The more up-in-the-air part of a vajacial is if your spa offers steaming, which has often been touted as an iffy wellness practice due to the possibility of burns, and could be irritating if the steam itself has any essential oils or herbs in it. And it’s true, if the steam finds its way into the vagina, it could become irritated, according to Mary Jane Minkin, MD, OB/GYN at Yale University School of Medicine. She says the use of certain topical products also have the chance to upset the pH of your vagina, so just be wary if you’re someone that’s prone to imbalances. Dr. Minkin also notes that the vulva is home to some of the most sensitive tissue on our body, so the less products we put there, the better.
For those who have assessed any risks and still want to take the plunge, it’s important to find a reputable, hygienic spot — exposing your vulva to treatments and products that may be unfamiliar to the area can be nerve-wracking, so you’ll want to head somewhere that you’ve vetted and feel safe at. Read reviews, reach out to the spa, and even reach out to your OB/GYN if you’re even a little concerned. Escoboza recommends heading to a spa that offers consultations before your treatments so you can suss out exactly what you’ll be getting. Dr. Clay also adds that making sure your spa is licensed is a big one, and if you can get a referral from a friend, even better.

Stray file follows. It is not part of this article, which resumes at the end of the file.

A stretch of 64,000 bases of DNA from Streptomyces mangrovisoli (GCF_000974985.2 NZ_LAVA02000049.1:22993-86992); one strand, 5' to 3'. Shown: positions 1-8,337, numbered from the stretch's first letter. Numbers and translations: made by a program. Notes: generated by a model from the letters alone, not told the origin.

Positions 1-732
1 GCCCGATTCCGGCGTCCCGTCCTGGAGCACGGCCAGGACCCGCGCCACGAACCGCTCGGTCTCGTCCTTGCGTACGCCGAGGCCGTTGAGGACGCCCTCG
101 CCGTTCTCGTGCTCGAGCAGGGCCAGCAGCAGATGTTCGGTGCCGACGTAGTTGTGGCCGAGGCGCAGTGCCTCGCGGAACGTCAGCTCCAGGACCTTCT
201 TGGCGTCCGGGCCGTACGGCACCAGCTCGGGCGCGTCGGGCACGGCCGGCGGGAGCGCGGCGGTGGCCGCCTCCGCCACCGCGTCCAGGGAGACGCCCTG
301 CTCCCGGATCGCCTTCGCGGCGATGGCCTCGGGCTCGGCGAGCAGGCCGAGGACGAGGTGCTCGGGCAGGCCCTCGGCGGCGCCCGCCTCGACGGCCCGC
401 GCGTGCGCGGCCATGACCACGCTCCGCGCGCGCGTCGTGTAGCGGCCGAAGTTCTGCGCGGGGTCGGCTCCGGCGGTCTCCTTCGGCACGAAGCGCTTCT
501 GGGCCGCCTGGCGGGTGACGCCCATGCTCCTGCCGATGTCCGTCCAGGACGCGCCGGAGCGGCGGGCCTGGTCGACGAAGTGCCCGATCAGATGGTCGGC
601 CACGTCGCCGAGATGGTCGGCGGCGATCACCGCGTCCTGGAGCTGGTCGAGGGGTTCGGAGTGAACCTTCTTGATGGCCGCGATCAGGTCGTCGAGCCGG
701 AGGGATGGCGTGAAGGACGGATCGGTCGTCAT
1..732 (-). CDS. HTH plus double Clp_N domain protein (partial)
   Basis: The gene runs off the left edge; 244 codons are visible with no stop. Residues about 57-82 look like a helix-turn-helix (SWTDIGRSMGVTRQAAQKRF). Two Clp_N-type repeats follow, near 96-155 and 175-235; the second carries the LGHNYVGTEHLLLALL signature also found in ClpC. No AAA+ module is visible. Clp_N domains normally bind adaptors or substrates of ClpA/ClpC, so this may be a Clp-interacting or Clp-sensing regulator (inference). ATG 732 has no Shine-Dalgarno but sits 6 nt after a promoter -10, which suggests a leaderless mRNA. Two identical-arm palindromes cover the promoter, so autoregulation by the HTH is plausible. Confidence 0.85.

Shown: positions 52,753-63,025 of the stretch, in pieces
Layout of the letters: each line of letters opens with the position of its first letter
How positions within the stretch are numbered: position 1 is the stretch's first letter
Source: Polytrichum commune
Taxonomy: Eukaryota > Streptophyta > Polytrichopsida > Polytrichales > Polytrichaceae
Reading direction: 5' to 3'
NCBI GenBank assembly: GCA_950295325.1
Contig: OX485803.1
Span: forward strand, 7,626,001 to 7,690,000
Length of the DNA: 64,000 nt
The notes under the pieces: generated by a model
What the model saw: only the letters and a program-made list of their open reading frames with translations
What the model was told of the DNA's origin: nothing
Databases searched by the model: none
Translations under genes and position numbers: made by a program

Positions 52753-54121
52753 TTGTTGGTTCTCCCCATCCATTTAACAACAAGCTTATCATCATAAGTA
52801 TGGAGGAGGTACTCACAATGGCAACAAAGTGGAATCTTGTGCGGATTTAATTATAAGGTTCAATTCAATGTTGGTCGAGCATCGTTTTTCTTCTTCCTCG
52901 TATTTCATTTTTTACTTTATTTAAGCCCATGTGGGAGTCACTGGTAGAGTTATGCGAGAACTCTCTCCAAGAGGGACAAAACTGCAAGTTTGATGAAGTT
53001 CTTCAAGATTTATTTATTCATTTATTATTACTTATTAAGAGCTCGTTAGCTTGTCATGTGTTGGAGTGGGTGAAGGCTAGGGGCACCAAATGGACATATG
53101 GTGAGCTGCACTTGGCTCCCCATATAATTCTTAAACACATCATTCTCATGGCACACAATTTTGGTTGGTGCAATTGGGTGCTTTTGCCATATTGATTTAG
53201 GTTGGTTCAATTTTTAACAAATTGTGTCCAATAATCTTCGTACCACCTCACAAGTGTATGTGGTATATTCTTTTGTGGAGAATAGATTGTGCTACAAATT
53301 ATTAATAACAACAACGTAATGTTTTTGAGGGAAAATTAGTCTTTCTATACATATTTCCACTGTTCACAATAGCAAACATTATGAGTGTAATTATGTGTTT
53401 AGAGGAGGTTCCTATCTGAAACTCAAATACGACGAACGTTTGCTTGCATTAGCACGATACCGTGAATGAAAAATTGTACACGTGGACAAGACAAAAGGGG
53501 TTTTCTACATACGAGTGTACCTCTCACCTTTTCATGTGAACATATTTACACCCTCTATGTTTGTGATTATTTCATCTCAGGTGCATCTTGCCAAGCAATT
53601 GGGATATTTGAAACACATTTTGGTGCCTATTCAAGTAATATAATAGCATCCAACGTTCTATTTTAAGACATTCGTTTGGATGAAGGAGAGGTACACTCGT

“Don’t be afraid to ask questions,” Dr. Clay says. “It’s such a sensitive area of the body and you definitely want to make sure that you’re comfortable with the person doing it. If at any point you feel uncomfortable, feel free to ask them to stop.” Also, she says to double check what kind of ingredients and products the spa is using — if you end up getting any kind of rash or reaction, then it’ll be easier to find an explanation for what went wrong.
It’s all up to you if you decide to take the plunge. Remember, vajacials aren’t a necessary or needed part of self-care — your vulva is fine just the way it is, treatments or no treatments, vajacial or no vajacial.